Presentation is loading. Please wait.

Presentation is loading. Please wait.

Some books for you Cyril Aldred. The Egyptians Sir Alan Gardiner. Egypt of the Pharoahs B.G. Trigger. Ancient Egypt: A Social History Mariam Lichteim,

Similar presentations

Presentation on theme: "Some books for you Cyril Aldred. The Egyptians Sir Alan Gardiner. Egypt of the Pharoahs B.G. Trigger. Ancient Egypt: A Social History Mariam Lichteim,"— Presentation transcript:

1 Some books for you Cyril Aldred. The Egyptians Sir Alan Gardiner. Egypt of the Pharoahs B.G. Trigger. Ancient Egypt: A Social History Mariam Lichteim, ed. Ancient Egyptian Literature Ange-Pierre Leca. The Egyptian Way of Death: Mummies and the Cult of the Immortal. I.E.S. Edwards. The Pyramids of Egypt. Manfred Lurker. The Gods and Symbols of Ancient Egypt Byron E. Shafer, ed. Religion in Ancient Egypt The Cambridge Ancient History\

2 More Great Books Cyril Aldred. Akhenaten. King of Egypt. Donald B. Redford. Akhenaton. The Heretic King Miroslav Verner. The Pyramids. Their Archaeolgy and History John A. Wilson. The Culture of Ancient Egypt James E. Harris and Kent R. Weeks. X-raying the Pharoahs Barbara Mertz. Red Land, Black Land Barbara Mertz. …other books Barry Kemp. Ancient Egypt. Anatomy of a Civilization Donald B. Redford. Egypt, Canaan, and Israel in Ancient Times

3 Ancient Egypt app. 10,000 sq. miles the same as Sumer and Akkad radically different in shape a ribbon of fertile land 600 miles long ◦ half a dozen miles wide for most of its length compared to 165 miles in Mesopotamia




7 Egypt, con’t more arid and more fertile than Mesopotamia divided into two parts the Delta (Lower Egypt) and the Upper Nile “south”, not “north” is the important direction

8 Earliest Villages ?? 4500 B.C.?? but recent studies may push it back one thousand years or more




12 Two Kingdoms, 3,500 B.C. two kingdoms upper and lower Egypt same culture same language same gods

13 UnificationUnification tradition is the only source Date? around 3000 (3200?) B.C., or so.... Menes (Namar) the first pharaoh reigned for 62 years killed by a hippopotamus (ah, well...)

14 The Pallette of Narmer There is a reproduction in the McClung Museum in Knoxville…if you want to see it…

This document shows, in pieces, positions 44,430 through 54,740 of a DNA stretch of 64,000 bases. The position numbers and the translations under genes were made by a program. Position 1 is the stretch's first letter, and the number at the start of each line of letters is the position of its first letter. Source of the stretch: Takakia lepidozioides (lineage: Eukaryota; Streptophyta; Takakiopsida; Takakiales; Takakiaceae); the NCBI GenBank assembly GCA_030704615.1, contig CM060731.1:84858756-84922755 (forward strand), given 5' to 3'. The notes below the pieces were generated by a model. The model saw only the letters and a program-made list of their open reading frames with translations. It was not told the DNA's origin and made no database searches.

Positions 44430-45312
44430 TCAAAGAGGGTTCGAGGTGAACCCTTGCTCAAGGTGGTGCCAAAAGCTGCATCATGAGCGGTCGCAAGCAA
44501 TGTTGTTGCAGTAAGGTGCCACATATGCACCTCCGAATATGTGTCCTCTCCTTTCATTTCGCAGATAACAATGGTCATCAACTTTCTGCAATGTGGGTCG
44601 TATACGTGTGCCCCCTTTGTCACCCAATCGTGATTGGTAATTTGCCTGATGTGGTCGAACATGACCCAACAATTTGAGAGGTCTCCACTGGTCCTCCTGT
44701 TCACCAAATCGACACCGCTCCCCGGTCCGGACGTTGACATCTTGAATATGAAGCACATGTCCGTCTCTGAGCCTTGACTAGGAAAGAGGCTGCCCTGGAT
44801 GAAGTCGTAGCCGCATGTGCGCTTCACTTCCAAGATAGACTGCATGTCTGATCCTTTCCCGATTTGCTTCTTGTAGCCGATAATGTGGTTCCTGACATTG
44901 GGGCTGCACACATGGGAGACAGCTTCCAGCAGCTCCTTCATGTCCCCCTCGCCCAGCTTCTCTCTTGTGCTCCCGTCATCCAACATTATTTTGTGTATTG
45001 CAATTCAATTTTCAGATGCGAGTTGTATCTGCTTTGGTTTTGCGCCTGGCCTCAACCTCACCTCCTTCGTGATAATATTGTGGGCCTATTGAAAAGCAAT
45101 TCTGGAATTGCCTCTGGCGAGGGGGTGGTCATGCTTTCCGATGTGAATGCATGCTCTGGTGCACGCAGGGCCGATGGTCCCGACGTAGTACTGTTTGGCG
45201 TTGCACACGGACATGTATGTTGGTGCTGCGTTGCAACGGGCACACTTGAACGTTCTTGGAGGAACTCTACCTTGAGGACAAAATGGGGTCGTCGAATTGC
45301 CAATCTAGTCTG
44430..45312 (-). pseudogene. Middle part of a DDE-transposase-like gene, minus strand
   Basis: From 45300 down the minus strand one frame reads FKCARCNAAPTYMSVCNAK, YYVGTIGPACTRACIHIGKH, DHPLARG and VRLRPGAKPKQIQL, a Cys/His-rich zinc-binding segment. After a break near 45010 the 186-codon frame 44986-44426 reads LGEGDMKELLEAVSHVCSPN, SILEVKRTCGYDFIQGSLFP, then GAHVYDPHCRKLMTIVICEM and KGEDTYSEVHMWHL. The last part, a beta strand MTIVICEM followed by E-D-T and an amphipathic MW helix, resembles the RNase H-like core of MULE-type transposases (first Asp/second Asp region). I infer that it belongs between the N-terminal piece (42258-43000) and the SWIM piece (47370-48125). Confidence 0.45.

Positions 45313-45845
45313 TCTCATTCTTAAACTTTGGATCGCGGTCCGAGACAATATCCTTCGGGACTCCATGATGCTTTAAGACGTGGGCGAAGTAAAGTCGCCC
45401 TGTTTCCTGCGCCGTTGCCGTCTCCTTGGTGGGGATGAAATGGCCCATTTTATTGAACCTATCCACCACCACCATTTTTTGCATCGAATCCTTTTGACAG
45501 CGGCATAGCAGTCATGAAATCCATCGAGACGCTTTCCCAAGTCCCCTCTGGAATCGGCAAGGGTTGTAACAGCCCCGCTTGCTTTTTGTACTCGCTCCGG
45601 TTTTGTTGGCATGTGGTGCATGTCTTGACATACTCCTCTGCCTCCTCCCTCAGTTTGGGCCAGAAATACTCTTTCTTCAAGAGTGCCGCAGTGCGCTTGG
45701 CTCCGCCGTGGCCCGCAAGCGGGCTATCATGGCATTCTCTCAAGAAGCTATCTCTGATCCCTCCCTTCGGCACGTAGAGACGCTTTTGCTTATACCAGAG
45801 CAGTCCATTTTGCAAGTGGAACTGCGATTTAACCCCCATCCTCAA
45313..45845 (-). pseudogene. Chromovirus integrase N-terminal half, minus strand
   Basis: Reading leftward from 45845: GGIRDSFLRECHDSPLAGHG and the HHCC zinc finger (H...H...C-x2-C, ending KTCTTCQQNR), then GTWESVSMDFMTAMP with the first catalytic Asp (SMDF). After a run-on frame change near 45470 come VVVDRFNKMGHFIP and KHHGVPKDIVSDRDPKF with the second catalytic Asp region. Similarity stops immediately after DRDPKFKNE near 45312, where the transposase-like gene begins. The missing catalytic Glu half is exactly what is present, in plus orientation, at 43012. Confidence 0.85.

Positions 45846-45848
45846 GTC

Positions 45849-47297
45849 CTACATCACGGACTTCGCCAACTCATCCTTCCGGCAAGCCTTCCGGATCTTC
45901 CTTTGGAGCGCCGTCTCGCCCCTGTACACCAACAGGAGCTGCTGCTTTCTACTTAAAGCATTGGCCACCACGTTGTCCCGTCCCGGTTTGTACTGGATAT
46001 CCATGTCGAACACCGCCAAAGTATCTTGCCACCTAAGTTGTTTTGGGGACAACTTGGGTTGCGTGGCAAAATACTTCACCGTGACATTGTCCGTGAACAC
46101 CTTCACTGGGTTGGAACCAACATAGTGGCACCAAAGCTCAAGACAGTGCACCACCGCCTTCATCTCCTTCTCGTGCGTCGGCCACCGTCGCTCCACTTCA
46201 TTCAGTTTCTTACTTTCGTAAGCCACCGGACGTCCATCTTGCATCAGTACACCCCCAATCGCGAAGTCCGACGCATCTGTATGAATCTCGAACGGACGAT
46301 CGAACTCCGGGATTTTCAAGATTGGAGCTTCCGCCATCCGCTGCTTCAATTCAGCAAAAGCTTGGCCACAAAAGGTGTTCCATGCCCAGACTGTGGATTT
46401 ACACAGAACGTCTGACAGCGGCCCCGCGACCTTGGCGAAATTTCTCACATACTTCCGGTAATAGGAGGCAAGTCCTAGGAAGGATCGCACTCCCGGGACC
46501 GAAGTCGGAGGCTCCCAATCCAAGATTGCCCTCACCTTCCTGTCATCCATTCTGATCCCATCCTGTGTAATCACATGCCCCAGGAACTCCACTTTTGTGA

15 Reverse side of the pallette of Narmer

16 Palermo Stone Listing the early dynasties, including the so-called “0” Dynasty….

17 Culture and Civilization Egyptian culture distinctive and peculiar already set prior to unification continued to evolve through the Old Kingdom period by the Pyramid Age (3-4th dynasties, ca. 2700 B.C.) it was set and would not change for 2,000 years

18 Origins of Egyptian Civilization sui generis ?? diffusion from Mesopotamia ?? and how do you tell, anyway ?? ◦ writing ?? ◦ cylinder seals ??

19 Formative Period ended by 2700 B.C. theocratic highly centralized government Primary Phase, which will last about 1,000 years

20 Approximate dates Archaic Period (3100-2660 The Old Kingdom (2660-2200 B.C.) First Intermediate Period (2200-2000 B.C.) The Middle Kingdom (2000-1800 B.C.) Second Intermediate Period (1800- 1500 B.C.) The New Kingdom (1500- 1100 B.C.?)

21 Comparison and Contrast with Babylon profound differences because of environmental conditons Mesopotamia: open to invasion Egypt: isolated by geography invasion as culturally stimulating ????

22 C. and C., con’t effects on Egypt: positive and negative E. culture: perfectly adapted to the environment lines of development: logical and obvious evolutionary manimums: reached early in the culture Egyptian culture: static, outwardly opposed to innovation

23 AgricultureAgriculture depended on irrigation nationally controlled annual flooding of the Nile (Gift of the Nile)

24 TransportationTransportation Mesopotamia: wheeled vehicles and boats Egypt: boats (The Nile as Highway) sailboats still a major means of transportation Old and Middle Kingdom: wheeled vehicles rare

25 ArchitectureArchitecture lacks timber used mud-brick main building: STONE

26 SculptureSculpture early and sophisticated development human figures and archicectural forms led to great expertise in painting and other representational arts





31 WritingWriting hieroglyphic scripts ◦ for architectural and monumental purposes hieratic and demotic scripts papyrus paper

32 Papyrus text

33 Hieroglyphics On a temple

34 Making papyrus

35 A cursive script…for when you are in a hurry…

36 Other Features wheat, instead of barley cattle and poultry flax slavery virtually unknown high degree of social mobility

37 Dynastic Chronology Egyptians divided their history into dynasties not always chronologically successive Manetho, gave the chronology to the Greeks the system is confusing, but maintained by Egyptologists